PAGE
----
Fall and Winter Gloves

Depending on where you live, it may be time to start wearing gloves. When buying a pair, I recommend you avoid cotton, acrylic, and synthetic leathers; they’re neither warm nor durable. Wool or cashmere can work if they’re tightly knit. I wear Filson’s fingerless wool gloves when I go jogging (they also come in a full fingered variety). For people who are always on electronic devices, there’s also Freehands.

For something a bit sharper looking, try leather gloves. These can be made out of any number of animal skins. Peccary is luxurious and soft, while hairsheep is finer and less bulky. Deerskin has a “tacky” surface that’s good for gripping, but it’s a bit more rugged in appearance. There are also hogskin gloves, which are very hard-wearing.

Additionally, there are the linings. If you plan to use these in cold weather, you’ll want the inside of the gloves lined with cashmere or silk. Cashmere will be softer and warmer, but also a bit bulkier. If you’re going to wear them in a cool climate, opt for a pair that’s unlined. They won’t be as warm, but they’ll be more durable and fit better.

Colorwise, black and brown are the most versatile, but like with shoes and suits, I find black to be overrated. I have a few pairs of gloves that match the range of colors in my shoes - merlot, dark brown, mid-brown, and tan. When I want to add a bit of texture or visual interest, I wear dark green capeskin or grey suede lambskin. I also recently ordered some yellow chamois, which are the classic gentleman’s gloves, but they’ve yet to arrive.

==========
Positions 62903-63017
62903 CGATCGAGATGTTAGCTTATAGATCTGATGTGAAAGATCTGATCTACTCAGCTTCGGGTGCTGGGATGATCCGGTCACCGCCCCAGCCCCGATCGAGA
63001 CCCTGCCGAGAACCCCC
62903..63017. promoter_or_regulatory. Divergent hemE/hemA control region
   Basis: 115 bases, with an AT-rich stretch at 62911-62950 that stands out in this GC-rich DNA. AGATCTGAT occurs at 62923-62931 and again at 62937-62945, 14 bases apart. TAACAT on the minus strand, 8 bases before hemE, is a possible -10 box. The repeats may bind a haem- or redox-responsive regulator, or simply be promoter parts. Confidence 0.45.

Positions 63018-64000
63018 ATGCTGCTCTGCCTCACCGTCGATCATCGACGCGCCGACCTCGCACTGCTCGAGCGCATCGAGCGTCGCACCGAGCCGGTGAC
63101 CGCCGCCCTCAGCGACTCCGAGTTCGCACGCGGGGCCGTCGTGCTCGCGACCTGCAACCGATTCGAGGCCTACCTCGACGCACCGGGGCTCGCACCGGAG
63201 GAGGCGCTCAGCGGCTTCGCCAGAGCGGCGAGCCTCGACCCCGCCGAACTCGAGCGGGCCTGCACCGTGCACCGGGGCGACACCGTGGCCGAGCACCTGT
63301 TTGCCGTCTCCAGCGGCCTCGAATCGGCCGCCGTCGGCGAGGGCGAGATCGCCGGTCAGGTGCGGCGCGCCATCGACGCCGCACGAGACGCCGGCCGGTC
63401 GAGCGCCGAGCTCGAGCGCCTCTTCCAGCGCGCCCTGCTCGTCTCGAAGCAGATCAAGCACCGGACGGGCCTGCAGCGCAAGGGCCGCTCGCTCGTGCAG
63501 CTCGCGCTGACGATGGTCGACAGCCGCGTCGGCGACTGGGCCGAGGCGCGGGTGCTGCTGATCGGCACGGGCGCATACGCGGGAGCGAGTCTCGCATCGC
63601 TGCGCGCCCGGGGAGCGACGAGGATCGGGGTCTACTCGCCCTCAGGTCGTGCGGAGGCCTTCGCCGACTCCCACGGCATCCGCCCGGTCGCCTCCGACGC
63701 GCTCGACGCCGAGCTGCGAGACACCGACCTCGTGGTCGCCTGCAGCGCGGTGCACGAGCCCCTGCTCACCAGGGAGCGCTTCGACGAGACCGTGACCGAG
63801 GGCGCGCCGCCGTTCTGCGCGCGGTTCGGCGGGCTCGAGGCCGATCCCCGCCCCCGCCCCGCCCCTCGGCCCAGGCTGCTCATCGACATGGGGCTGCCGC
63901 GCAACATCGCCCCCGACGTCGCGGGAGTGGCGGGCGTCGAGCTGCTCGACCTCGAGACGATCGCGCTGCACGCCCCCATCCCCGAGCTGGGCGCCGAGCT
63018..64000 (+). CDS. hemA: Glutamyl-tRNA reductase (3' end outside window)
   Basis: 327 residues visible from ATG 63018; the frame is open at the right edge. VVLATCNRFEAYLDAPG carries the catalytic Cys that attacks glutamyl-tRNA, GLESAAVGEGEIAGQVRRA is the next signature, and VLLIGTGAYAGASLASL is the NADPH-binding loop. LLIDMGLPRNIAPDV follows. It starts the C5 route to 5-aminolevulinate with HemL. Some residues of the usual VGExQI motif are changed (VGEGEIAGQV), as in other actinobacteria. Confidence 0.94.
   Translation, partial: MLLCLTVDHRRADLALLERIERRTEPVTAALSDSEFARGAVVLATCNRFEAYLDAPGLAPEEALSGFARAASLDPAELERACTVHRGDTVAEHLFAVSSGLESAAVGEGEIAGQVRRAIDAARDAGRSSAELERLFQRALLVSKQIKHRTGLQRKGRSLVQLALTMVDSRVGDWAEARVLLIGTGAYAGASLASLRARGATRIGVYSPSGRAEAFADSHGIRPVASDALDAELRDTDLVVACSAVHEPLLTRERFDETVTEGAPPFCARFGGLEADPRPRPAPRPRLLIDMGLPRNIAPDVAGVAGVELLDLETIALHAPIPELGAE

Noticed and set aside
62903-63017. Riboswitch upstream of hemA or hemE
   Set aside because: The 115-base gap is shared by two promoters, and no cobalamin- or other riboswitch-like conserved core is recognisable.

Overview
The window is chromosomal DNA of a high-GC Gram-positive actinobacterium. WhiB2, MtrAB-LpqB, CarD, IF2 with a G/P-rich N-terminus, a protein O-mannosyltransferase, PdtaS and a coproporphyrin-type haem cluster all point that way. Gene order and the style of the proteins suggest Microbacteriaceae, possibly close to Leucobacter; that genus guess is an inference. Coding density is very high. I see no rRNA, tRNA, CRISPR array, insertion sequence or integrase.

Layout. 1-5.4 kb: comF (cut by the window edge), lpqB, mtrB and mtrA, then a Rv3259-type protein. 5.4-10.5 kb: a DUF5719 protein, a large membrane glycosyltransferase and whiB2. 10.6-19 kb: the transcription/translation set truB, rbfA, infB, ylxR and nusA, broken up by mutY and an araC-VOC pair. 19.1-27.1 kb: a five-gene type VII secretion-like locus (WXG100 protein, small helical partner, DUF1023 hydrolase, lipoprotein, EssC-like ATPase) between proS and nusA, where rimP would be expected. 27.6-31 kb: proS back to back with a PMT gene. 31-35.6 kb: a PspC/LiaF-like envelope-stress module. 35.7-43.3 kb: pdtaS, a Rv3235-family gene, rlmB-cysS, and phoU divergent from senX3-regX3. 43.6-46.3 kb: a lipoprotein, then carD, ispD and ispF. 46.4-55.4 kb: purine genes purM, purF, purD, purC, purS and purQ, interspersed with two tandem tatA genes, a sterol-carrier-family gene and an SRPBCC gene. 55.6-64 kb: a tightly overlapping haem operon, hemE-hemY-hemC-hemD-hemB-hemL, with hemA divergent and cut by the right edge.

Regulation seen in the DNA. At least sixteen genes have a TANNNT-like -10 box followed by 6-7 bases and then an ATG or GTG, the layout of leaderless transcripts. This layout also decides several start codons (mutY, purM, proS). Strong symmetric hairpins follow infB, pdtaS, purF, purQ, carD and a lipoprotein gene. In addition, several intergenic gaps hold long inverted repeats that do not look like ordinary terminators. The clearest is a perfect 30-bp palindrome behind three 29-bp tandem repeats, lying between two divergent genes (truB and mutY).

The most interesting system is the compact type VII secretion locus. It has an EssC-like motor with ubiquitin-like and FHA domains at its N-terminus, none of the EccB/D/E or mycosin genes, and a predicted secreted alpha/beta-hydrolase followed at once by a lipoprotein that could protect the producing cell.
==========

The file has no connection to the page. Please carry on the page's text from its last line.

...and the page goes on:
As for where you can buy a a good pair, I recommend Dents and Pickett. American retailers such as Ralph Lauren, Brooks Brothers, Paul Stuart, Hickey Freeman, and Ben Silver also sell very good models. The upside to buying from them is that they often hold seasonal sales. For something a bit more affordable, Nordstrom’s house brand is a pretty good value. Finally, remember that the most important part of a glove is the fit - you want something that fits and flatters your hand. If you’re not able to find a proper pair, try getting custom gloves through Chester Jefferies or Madova. Both will make a glove for you if you send in a tracing of your hand, but I find that photocopies or scans work best.